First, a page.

16. 16. © SQLintersection. All rights reserved. http://www.SQLintersection.com Let’s contribute a change to sp_BlitzLock.
  17. 17. © SQLintersection. All rights reserved. http://www.SQLintersection.com The thing I wanna fix
  18. 18. © SQLintersection. All rights reserved. http://www.SQLintersection.com Here’s the spot in the code
  19. 19. © SQLintersection. All rights reserved. http://www.SQLintersection.com Where the code lives: FirstResponderKit.org
  20. 20. © SQLintersection. All rights reserved. http://www.SQLintersection.com Terms  GitHub account: owned by a person or organization  Repository: an application’s source code, owned by an account  Branch: a version of a repository  Master branch: always ready for customer deployments  Dev branch: the next candidate for master, but maybe not ready yet  Issue branches: kinda like opening the dev branch and clicking File, Save As, and having a separate space to work without bothering other developers  Commit: backing up your local code up to your branch (GitHub, cloud)  Pull request: asking the dev maintainer to “pull” your code into a branch  Issue: bug or feature request. Discussion is normal here.
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  22. 22. 23 Changes have happened in this branch lately. I need to pull them down to my local computer. I haven’t made any changes.
  23. 23. © SQLintersection. All rights reserved. http://www.SQLintersection.com Wanna make a change? Make a branch.  Master branch: always ready for deployments.  Development branch: the next candidate to become master.  Where we’ll work:  Create an issue describing what we wanna do  Create a branch with a name that points to that issue 24
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  25. 25. © SQLintersection. All rights reserved. http://www.SQLintersection.com It’s a lot of work, but it pays off for team projects. Check out the “Blame” and “History” buttons… 27
  26. 26. © SQLintersection. All rights reserved. http://www.SQLintersection.com “Blame”
  27. 27. © SQLintersection. All rights reserved. http://www.SQLintersection.com Working in someone else’s repo…
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  29. 29. © SQLintersection. All rights reserved. http://www.SQLintersection.com Terms  GitHub account: owned by a person or organization  Repository: an application’s source code, owned by an account  Fork: a copy of a repository, copied into your own account  If you want to work on someone else’s repository, you either have to:  Get them to give you permissions in their repo (very unlikely), or  Fork their repository into your own account, and work on it in your account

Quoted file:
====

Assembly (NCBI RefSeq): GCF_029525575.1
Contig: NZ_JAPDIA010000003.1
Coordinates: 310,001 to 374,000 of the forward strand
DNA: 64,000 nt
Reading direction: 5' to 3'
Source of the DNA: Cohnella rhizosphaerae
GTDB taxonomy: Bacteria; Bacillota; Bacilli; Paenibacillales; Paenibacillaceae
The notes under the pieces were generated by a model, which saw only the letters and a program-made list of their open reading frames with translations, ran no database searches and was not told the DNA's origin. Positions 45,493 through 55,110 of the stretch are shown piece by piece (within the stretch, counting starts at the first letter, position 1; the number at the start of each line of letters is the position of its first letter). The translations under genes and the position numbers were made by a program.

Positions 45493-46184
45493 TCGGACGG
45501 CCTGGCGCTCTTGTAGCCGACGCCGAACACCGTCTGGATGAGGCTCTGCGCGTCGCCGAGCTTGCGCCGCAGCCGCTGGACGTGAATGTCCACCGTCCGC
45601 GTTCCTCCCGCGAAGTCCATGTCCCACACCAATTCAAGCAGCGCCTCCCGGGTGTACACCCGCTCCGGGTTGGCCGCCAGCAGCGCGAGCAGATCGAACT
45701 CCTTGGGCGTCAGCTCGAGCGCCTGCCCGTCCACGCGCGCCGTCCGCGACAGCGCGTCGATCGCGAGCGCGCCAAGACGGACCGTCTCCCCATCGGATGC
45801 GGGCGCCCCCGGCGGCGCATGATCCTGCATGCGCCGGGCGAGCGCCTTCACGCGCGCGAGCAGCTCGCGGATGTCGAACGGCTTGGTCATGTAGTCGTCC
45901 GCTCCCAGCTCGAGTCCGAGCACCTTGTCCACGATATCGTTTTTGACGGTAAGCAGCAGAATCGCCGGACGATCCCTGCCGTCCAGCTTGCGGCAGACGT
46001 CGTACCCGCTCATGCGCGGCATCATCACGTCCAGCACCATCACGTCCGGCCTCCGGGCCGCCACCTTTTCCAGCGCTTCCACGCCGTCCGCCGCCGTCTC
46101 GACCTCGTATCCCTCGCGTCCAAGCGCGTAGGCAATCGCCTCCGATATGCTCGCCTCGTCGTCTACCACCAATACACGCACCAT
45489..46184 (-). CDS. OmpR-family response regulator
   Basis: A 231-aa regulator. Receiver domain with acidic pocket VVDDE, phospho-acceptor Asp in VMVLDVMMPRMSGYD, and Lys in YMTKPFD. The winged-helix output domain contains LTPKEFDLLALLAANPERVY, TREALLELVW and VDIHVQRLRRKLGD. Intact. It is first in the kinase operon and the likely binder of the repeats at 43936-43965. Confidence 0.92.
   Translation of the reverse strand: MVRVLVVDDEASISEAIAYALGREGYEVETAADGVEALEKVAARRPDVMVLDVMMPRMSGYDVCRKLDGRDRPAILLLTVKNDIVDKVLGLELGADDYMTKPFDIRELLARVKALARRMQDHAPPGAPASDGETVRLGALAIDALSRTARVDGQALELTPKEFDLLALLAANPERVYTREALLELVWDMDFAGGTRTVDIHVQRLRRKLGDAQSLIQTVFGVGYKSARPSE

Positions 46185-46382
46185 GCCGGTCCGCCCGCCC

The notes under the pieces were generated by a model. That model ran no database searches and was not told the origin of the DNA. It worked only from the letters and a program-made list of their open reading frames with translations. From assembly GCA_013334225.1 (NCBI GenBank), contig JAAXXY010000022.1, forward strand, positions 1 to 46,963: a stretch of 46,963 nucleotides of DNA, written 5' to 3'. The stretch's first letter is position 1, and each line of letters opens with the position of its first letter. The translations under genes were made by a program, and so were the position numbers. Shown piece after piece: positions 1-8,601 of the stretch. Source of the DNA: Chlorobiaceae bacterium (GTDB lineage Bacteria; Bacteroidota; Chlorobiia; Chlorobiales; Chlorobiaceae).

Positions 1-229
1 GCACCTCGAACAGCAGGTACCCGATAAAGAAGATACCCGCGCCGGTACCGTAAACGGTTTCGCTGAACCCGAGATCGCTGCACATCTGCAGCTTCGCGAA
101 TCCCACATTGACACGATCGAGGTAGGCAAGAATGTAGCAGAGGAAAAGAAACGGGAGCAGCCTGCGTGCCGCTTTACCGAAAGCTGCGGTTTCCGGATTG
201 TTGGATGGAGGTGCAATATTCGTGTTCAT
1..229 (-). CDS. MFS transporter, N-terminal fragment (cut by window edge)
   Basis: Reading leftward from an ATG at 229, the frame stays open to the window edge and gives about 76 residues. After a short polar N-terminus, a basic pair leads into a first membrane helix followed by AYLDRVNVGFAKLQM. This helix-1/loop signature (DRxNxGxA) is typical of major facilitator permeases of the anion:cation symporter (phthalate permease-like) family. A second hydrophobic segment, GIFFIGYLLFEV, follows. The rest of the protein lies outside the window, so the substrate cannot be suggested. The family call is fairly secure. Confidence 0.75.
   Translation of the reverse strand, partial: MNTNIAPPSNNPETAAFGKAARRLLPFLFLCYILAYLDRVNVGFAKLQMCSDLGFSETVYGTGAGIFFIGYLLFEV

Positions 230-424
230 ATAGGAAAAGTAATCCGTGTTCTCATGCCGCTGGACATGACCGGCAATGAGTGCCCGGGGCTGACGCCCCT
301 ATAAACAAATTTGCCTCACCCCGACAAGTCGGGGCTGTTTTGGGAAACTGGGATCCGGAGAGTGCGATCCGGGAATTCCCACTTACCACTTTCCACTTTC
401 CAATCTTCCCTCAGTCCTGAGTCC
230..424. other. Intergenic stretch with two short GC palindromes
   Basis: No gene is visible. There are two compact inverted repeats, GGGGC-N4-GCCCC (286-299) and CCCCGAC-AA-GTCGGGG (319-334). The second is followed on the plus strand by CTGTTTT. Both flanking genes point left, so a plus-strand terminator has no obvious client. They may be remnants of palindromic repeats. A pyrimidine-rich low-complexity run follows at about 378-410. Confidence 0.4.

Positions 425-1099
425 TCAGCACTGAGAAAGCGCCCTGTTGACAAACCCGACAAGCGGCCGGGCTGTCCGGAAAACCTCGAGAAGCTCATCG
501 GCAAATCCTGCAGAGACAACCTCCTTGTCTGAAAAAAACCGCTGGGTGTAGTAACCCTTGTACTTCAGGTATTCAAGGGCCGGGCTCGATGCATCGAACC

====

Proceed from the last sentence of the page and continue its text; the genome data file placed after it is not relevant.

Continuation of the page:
30. 30. © SQLintersection. All rights reserved. http://www.SQLintersection.com Forks can be controversial.  1995: MySQL AB, private company  2008: Sun Microsystems bought MySQL AB (but MySQL was still open source)  2009: a MySQL founder forked (save-as) the MySQL open source code and started a “new” database called MariaDB  2010: Oracle bought Sun (and inherited MySQL - but still open source)  2012: MariaDB Foundation started, keeping MariaDB open source
  31. 31. © SQLintersection. All rights reserved. http://www.SQLintersection.com But forks keep open source projects safe.  Anyone can fork a repo at any time, without permission  If the original maintainer does something stupid, you still have the code  (Although that by itself doesn’t grant you legal rights to do stuff)
  32. 32. © SQLintersection. All rights reserved. http://www.SQLintersection.com Understand the license you’re working with  Most repos have a license.md file in their repo with the exact license  First Responder Kit, DBAtools, Ola Hallengren: MIT License, open source  VS Code, Azure Data Studio: source code is MIT, but the binaries aren’t
  33. 33. © SQLintersection. All rights reserved. http://www.SQLintersection.com Back to our simple example  The sqlcollaborative owns the dbatools repository, and I don’t want to ask for permissions from that team  I need to fork the dbatools repository to my own account
  34. 34. © SQLintersection. All rights reserved. http://www.SQLintersection.com What I should really do:  For the dbatools repository to my own account  Make a branch for the work I want to do (even in my own account – because when I love a project, I may end up making several contributions, and they may not all get accepted at the same time)  Do my work locally, then commit it (to my branch)  Send a pull request to the sqlcollaborative
  35. 35. © SQLintersection. All rights reserved. http://www.SQLintersection.com That probably doesn’t seem elegant.  “Why do I have to clone somebody else’s repo to my own account?”  “Can’t I just ask for permissions in their repo, and edit it live?”  “What’s the benefit of all this complexity?” It wasn’t designed for tiny projects. It was designed for big ones like…
  36. 36. © SQLintersection. All rights reserved. http://www.SQLintersection.com There have been 9,437 changes to SQL Server Books Online since my client updated.
  37. 37. © SQLintersection. All rights reserved. http://www.SQLintersection.com Lessons I learned the hard way